Trading water for fuel

04-09-2014 | Foresight | Thomas Guennegues

Foresight_08_2014

 

Water-intensive shale gas production creates huge demand for water treatment and recycling technologies

The oil & gas sector is one of the most water-intensive industrial sectors. This is particularly true in the natural gas industry. The abundance of shale gas reserves has led to a boom in the exploration and production of natural gas, particularly in the US. Water plays an extremely important role the extraction of shale gas and the rapid expansion of this unconventional energy source is adding to the growing demand for water in the sector.

A typical well with horizontal drilling and hydraulic fracturing requires about 15 to 20 thousand cubic meters of water. To free the gas trapped in shale layers over 4,000 feet (1500 meters) below the Earth’s surface1, the rock is drilled vertically and then horizontally. Next, a mixture of water, sand and chemicals is injected into the drilled well, opening up cracks in the rock and releasing the natural gas. The trapped gas then flows upwards.

Each year, an estimated 70–140 billion gallons (265–530 billion liters) of water are used in the 50,000 wells in the US – enough to fill 150,000 Olympic swimming pools. Given the concentrated time frame of the drilling and extraction process, it can place disproportionate stress on local water resources, particularly in some of the shale plays located in water stressed areas.

Not only does shale gas production require huge volumes of water, approximately 10–40% of the fluid flows back to the surface. This generates vast amounts of wastewater containing fracking chemicals that need to be treated. Effective treatment of flowback water and increasing water reuse in the shale gas industry will therefore play an important role in protecting local water resources and reducing water consumption.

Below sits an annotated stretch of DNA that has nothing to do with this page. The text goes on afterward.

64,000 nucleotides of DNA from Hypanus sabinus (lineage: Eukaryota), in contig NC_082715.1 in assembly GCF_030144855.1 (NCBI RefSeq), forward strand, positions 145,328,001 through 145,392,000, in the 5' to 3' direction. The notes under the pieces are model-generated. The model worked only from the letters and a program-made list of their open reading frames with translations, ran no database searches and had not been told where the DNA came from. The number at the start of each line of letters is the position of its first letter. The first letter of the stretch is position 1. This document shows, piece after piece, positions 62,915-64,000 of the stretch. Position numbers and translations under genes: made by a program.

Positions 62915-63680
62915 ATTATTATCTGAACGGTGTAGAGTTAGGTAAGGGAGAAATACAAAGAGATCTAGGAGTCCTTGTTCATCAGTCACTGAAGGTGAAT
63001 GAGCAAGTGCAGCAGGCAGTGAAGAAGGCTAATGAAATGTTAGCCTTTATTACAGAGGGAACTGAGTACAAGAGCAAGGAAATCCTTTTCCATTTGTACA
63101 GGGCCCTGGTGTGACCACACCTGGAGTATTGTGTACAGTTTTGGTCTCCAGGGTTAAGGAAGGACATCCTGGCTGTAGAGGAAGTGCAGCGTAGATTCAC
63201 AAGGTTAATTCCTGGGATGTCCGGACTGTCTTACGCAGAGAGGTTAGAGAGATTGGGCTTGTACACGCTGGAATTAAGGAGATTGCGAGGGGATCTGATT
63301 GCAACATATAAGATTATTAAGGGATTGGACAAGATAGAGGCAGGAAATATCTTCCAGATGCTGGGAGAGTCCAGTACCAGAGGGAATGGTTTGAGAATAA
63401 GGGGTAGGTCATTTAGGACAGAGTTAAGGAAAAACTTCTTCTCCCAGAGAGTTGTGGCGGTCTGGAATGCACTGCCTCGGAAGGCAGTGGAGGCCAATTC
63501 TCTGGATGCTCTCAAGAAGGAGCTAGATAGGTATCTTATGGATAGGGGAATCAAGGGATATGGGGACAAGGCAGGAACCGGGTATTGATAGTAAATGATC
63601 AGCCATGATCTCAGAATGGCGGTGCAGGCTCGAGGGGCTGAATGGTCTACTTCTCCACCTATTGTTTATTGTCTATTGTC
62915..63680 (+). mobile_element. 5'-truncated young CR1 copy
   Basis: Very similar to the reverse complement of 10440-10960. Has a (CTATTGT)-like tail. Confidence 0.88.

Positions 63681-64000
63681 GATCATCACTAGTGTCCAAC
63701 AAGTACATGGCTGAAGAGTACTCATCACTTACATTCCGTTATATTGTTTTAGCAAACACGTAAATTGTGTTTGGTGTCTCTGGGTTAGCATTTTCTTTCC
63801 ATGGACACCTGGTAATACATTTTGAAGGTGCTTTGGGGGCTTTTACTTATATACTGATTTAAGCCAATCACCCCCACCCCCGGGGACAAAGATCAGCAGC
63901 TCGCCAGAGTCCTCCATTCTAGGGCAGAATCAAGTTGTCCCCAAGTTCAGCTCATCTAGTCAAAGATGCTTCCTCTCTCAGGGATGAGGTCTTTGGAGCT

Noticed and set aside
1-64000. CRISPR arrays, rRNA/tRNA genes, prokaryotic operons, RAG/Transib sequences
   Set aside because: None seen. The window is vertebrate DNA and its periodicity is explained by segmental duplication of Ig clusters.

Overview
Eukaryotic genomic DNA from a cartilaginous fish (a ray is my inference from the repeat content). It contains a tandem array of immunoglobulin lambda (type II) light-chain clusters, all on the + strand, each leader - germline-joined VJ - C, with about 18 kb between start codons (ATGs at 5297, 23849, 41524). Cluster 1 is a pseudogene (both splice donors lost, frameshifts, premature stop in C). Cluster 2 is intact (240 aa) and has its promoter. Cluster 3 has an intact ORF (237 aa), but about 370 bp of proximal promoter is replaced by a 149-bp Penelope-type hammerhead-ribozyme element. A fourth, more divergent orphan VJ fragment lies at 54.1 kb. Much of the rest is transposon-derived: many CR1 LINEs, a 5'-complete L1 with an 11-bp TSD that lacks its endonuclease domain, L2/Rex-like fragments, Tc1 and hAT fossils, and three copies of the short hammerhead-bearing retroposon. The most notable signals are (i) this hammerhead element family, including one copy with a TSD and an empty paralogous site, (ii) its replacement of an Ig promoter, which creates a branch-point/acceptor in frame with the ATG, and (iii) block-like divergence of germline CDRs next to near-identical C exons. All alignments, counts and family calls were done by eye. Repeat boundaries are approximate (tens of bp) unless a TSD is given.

With intensifying demand for water from the gas industry and tightening regulations on water standards, the wastewater treatment market for the oil & gas industry is expected to grow from USD 1.3 billion in 2011 to USD 3.6 billion in 2025 – a compound annual growth rate of 15%, offering investment opportunities. Companies such as Veolia, Newalta and Ecolab provide wastewater treatment solutions to the oil & gas industry, enabling higher rates of water reuse, ensuring proper treatment of waste sludge for disposal, and providing environmental remediation services to the industry, and are expected to benefit from this growing market.

1 http://www.waterworld.com/articles/wwi/print/volume-27/issue-2/regional-spotlight-europe/shale-gas-fracking.html

thomas-guennegues-author.jpgThomas Guennegues, CFA

Senior Equity Analyst
RobecoSAM Sustainable Water Strategy

"The rapid expansion of shale gas exploration is creating opportunities for companies offering water treatment and recycling technologies and services."

 



thomas-guenneguesThomas Guennegues, CFA
Senior Equity Analyst
RobecoSAM Sustainable Water Strategy

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